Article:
5 Tips for Managing Stress at Work

Business Insights

Stress is an ever-present part of our lives, and yet, for many of us, stress management is far down on our to-do list. Stress expert and Clinical Psychologist Professor Andrew McDonnell spoke to us about the importance of managing our own stress.

Professor McDonnell is the Director of Studio 3, a training and clinical services organisation which provides stress support for staff and family members supporting individuals with a range of additional support needs. Based on 30+ years of experience supporting people working in highly stressful environments, we asked Professor McDonnell to give us his top 5 tips for managing work-related stress.

1) Stress is Contagious

Like other emotional states, stress is highly contagious, warns Professor McDonnell. In order to manage our own stress, we must be aware of how stress is communicated from one person to another. Being aware of our stress levels entering the workplace can help us to regulate them and avoid transmitting them to others. This is particularly important for staff working in caring environments whose role is to maintain a sense of calmness. Similarly, recognising when someone else is highly stressed can help us to empathise with them and avoid reacting negatively to their behaviour.

2) Be Open and Honest

Despite the growing mental health movement in the UK, stress is still somewhat stigmatised. Professor McDonnell states that stress is a natural and even essential part of our lives:

‘Stress is our body’s natural morning coffee – it energises us, and helps us to focus and achieve our goals. We all need stress to thrive and survive.’

Professor McDonnell goes on to say that stressed people thrive better if they create support networks, and that, in psychological terms, a trouble shared really is a trouble halved. Speaking openly about stress with colleagues and family members can help to open up important discussions about what steps can be taken to reduce overall stress for everyone. Professor McDonnell’s organisation Studio 3 focuses on creating what they call ‘Low Arousal’ environments which are non-threatening spaces where care staff and the individuals they support can feel safe, comfortable and calm.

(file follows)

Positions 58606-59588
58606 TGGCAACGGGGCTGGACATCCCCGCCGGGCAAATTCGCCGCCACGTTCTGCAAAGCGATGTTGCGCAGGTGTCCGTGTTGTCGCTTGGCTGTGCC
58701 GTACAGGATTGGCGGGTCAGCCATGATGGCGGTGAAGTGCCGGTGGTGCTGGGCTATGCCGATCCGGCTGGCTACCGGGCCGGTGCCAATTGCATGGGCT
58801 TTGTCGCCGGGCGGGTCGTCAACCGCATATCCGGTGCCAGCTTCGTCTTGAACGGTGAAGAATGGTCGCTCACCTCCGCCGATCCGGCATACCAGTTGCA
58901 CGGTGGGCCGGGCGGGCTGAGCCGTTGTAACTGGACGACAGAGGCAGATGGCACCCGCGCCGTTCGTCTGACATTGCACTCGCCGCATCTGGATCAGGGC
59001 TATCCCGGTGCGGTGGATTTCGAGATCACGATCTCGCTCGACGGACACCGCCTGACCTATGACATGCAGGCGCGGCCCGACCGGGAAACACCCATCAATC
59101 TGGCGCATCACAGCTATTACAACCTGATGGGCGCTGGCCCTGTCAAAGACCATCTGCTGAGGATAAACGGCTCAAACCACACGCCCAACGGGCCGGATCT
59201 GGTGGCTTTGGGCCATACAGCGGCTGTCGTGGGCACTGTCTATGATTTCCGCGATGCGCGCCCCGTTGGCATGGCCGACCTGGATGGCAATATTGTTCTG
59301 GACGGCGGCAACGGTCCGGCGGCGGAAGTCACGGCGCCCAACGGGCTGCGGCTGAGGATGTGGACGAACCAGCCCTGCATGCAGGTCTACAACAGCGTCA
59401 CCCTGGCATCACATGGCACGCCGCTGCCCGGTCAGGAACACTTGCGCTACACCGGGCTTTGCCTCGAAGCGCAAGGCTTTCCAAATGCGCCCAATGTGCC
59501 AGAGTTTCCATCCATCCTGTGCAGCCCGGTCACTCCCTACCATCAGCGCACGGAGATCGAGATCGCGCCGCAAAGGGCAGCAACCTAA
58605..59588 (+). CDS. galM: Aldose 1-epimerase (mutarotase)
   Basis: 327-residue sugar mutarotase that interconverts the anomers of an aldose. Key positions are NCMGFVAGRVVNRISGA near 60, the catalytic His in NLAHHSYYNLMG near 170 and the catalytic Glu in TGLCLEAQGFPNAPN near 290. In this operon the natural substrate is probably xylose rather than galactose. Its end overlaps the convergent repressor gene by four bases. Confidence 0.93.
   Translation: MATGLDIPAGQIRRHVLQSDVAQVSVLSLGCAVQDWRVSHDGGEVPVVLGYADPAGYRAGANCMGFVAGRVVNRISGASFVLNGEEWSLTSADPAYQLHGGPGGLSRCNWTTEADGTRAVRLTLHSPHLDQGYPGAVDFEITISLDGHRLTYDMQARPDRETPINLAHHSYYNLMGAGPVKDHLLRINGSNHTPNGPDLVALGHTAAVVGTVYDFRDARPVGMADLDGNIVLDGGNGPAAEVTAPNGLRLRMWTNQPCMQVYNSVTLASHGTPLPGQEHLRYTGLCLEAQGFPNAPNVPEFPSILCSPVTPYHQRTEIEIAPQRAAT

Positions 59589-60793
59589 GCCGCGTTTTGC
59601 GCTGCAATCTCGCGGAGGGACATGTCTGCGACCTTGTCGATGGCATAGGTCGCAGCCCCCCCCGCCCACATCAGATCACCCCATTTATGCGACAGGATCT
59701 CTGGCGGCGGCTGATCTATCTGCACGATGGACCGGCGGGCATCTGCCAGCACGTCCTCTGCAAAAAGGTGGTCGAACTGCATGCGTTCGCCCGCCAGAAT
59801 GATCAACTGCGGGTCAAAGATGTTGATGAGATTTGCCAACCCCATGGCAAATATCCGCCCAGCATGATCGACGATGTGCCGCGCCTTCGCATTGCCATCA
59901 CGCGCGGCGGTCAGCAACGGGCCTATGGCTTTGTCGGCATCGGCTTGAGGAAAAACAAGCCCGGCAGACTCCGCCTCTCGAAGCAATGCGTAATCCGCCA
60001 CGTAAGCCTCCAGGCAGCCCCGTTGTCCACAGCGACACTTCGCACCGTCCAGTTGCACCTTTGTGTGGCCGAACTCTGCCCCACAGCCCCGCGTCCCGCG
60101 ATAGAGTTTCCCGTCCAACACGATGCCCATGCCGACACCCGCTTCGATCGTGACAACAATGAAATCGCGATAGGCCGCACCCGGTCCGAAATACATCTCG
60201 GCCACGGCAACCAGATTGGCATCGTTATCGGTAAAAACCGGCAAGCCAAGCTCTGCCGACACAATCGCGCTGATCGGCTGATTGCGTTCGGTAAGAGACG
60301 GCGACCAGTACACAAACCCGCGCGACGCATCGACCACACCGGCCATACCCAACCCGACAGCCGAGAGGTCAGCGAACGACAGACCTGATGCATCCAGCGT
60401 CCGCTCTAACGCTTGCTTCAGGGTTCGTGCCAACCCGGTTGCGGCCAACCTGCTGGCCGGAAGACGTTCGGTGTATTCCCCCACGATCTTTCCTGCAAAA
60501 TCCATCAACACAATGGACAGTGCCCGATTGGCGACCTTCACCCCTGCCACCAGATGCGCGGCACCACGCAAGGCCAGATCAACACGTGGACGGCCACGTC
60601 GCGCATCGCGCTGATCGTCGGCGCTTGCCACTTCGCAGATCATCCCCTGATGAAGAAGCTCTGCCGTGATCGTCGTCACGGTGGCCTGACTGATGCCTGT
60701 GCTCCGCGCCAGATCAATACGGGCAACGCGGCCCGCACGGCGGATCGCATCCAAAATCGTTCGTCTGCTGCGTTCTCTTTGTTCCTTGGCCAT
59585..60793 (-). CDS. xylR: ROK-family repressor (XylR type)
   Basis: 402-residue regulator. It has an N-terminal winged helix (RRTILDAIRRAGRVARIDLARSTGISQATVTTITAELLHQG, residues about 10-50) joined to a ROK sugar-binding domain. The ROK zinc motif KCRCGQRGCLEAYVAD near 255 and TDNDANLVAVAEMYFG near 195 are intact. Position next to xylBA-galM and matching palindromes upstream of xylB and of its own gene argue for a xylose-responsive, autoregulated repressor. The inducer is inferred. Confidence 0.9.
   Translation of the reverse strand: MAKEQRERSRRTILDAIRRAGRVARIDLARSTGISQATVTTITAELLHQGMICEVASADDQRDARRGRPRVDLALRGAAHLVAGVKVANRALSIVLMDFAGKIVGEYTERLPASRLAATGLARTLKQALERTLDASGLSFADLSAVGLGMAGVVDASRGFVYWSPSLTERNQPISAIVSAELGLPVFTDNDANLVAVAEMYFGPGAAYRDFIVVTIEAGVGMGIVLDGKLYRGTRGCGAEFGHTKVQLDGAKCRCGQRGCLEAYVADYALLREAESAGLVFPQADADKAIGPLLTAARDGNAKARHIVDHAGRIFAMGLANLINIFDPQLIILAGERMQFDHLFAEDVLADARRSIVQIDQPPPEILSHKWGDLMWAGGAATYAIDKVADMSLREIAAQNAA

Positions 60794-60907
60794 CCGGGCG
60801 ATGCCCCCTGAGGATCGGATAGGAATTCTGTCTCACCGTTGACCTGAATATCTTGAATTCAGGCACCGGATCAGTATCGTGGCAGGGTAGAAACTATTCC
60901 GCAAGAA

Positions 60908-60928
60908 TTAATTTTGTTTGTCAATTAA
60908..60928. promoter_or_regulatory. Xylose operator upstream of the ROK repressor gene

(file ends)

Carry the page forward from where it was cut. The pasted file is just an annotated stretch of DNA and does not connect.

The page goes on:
3) Make Time for Stress Management

It seems so simple, but taking time out of our busy work and family lives to focus on our own health and well-being can be a daunting thing. ‘Start now, today,’ encourages Professor McDonnell, warning that too often people wait until their stress is at unmanageable levels to start thinking about reducing it.

‘Stress management should be an ingrained element of our everyday lives, not a reactive measure. As David Pitonyak says, ‘When a person is drowning, that is not the best time to teach them how to swim.’’

4) Choose Stress Management Strategies that Work for You

We have all heard of miracle de-stressors that seem to work wonders for other people. Whether you are into yoga, mindfulness, going to the gym, or curling up on the sofa to read a good book, it is essential to set aside time to do something that not only takes your mind off of the stressors of day-to-day life, but that also engages your attention in a way that is meaningful for you. This is part of what Professor McDonnell calls our unique ‘stress signatures’:

‘Like all signatures, there is a huge amount of individual variation in the way that people experience stress, as well as how they cope with it. Coping strategies can range from participating in high adrenaline sports, to playing computer games.’

Essentially, any coping strategy is valid if it works for the person applying it.

5) Exercise is Essential!

It is widely acknowledged that exercise has a huge impact on stress and well-being. There are many studieswhich demonstrate that regular cardiac exercise is positive for our physical health, associated with a lower risk of heart failure and increased well-being. However, many of us feel that we do not have time to engage in regular exercise, or simply do not want to! Professor McDonnell reminds us that, if exercise could be turned into a pill, it would be the most powerful drug that doctors could prescribe. He recommends that adults should do a minimum of 2 hours and 30 minutes per week of moderate exercise, which is the equivalent of one 30-minute walk per day.

If you are struggling to cope with stress and you are a carer, a mental health practitioner, a parent of a child with concerning behaviour, or a teacher, visit www.studio3.org.